October 10, 2014

Market Norms and Social Networks

















By Lewis J.

What is the most popular social media content? It varies depending on the site. On Facebook, it’s personal quizzes, sentimental news stories, and entertainment updates. On Twitter, it’s business news, breaking news, and social activism. On Pinterest, it’s recipes, fashion, and home improvement tips. On LinkedIn, it’s industry news, and on Google+ it’s discounts, coupons, celebrity news, and sports. There is a common thread though. Even though much of it is designed to promote a brand, none of it is advertising.

This may come as a surprise to you. After all, it’s not hard to find major corporations with Facebook pages. Coca-Cola, Nestle, and IKEA are all there and aren’t shy about mentioning their brand or their products. While this may be true, it’s not the whole story. There is more to advertising than promotion and branding. Advertising is based on an implicit promise between the advertiser and the consumer. In exchange for money, the advertiser will provide a product or service. This reciprocity is also the foundation of a group of behaviors known as market norms, which are impersonal exchanges between two people based on immediate and comparable gains between parties. Market norms are ubiquitous between cultures and classes. If you’ve ever haggled with a salesman, negotiated your salary, or disputed a bill, then you’ve experienced market norms.

Opposite to market norms are social norms. Social norms are interpersonal behaviors based on personal relationships and emotional gains without the expectation of immediate reciprocity. Social norms are ubiquitous too. They’re the basis for the bonds you share with your friends and family and they’re everywhere in social media. It’s the reason why so many social media users post baby pics, tweet wedding proposals, or create status updates about their favorite meals. It’s an extension of our social instincts. (Visit Dan Ariely for the full rundown)


Combining social norms and market norms has great economic benefits. Consider how loyal people are to their corner shops. Big box stores may have better prices and a bigger selection, but corner shops are part of the community, and people will sacrifice a lot for their community. Customers with that kind of relationship to a corner shop will go out of their way to frequent it.

Large companies can engender this same loyalty, but it has to be done delicately. Relationships aren’t about quid pro quo. Companies have to provide something beyond their products for their customers to appreciate. You have to give them something for free. This could be free merchandise, extra perks, or personal attention. A few examples: Red Bull giving drinks to tired customers, TMC holding an anniversary screening for fans of Gone with the Wind, or Sainsbury changing the name of Tiger Bread to Giraffe Bread based on a letter from a three-year-old girl.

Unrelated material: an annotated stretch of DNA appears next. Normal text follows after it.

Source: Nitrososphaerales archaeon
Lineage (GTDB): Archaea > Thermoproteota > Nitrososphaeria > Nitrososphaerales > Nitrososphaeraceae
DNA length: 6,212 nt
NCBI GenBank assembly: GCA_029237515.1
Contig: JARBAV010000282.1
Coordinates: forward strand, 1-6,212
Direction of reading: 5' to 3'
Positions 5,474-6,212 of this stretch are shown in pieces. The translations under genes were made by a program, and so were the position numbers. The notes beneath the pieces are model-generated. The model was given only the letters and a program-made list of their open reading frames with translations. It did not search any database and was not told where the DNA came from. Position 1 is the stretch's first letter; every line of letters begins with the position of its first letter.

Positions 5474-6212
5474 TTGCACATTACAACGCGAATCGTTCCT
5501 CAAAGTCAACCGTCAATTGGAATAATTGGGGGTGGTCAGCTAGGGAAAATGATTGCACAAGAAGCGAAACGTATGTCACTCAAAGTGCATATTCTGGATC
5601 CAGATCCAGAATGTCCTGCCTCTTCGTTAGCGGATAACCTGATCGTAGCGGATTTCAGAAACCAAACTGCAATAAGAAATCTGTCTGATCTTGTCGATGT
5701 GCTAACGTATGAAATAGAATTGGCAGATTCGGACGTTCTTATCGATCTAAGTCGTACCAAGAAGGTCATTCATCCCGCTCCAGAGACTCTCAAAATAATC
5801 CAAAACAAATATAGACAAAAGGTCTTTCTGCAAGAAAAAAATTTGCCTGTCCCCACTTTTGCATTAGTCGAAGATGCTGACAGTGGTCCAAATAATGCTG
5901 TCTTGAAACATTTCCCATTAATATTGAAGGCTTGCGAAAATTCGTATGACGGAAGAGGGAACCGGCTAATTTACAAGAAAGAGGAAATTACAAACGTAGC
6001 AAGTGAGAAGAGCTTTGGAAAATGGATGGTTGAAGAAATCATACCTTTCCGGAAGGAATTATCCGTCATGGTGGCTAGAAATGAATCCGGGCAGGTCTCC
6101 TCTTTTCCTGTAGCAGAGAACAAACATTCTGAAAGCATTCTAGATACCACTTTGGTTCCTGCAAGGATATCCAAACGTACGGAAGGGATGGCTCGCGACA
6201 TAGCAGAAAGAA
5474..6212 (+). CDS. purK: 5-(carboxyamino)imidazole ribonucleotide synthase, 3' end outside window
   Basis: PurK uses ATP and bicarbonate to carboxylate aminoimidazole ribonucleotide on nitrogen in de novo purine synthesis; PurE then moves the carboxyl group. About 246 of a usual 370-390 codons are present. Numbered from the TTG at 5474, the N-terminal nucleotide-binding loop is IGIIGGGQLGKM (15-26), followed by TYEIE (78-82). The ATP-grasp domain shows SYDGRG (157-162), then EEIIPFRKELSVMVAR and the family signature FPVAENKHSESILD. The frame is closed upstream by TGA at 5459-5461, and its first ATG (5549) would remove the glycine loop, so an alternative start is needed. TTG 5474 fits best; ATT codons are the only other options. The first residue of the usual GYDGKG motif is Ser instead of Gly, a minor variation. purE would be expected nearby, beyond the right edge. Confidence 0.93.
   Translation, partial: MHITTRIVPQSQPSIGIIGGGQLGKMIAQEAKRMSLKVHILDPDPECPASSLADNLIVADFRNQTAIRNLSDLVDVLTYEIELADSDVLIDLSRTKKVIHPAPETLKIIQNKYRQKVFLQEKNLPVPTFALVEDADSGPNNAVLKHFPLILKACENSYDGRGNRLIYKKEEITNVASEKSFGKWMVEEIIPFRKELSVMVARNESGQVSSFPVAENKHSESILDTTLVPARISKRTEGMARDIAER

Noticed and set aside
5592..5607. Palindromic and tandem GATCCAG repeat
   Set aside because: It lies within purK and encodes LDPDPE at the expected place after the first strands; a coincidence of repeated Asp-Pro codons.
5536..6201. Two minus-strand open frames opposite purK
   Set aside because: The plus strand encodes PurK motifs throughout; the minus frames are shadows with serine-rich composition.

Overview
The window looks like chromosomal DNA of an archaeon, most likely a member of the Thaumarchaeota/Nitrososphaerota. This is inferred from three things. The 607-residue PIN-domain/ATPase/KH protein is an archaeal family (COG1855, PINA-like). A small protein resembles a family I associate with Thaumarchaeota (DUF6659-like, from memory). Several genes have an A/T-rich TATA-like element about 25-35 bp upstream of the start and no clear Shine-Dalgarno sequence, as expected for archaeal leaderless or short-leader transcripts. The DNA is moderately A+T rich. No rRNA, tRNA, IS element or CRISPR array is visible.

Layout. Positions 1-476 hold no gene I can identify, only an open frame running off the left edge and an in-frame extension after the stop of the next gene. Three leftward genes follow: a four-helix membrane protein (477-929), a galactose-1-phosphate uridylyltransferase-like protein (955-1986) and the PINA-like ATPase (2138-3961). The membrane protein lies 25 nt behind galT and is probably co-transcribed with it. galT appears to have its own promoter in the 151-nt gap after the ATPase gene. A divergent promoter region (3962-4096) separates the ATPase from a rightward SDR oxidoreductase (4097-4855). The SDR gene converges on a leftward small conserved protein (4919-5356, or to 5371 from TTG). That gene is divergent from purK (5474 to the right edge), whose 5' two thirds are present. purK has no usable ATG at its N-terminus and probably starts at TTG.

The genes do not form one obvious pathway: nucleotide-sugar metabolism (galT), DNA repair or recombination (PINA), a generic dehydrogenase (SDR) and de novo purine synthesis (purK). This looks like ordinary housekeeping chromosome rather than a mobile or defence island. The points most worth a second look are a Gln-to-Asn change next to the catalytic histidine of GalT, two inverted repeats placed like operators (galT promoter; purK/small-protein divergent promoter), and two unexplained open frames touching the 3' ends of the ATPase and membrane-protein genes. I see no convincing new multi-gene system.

On social media, this means connecting to people on issues that they care about and communicating in a unique voice. Take a look at Coca-Cola. Their Facebook focuses on cultural trends and social issues as a member of a global, multicultural community. At the King Arthur Flour Blog, they publish cooking recipes the way friends might share cooking tips in order to establish that same type of bond with their customers. In each case, they are moving away from traditional advertising (BUY NOW! 50% OFF SALE!) and replicating the behavior of social users like you and me.


Just keep in mind the two rules of social media marketing. Keep your mixture market norms and social norms consistent and be genuine in your interests. Social relationships are valued much more highly than market relationships, which is why people will be offended if you try and pass one off as the other or switch between them unexpectedly. Imagine what would happen if you asked your teenaged son or daughter how much money it would take for them to love you or if you tried to pay your mother for cooking Thanksgiving dinner. That’s how people feel when they see self-serving media posts or how Facebook users felt when they learned that they’d been used for a psychology experiment. No one expects a business to treat them like friend, but if businesses want to successfully market themselves on social media, they have to treat people as more than just customers.  

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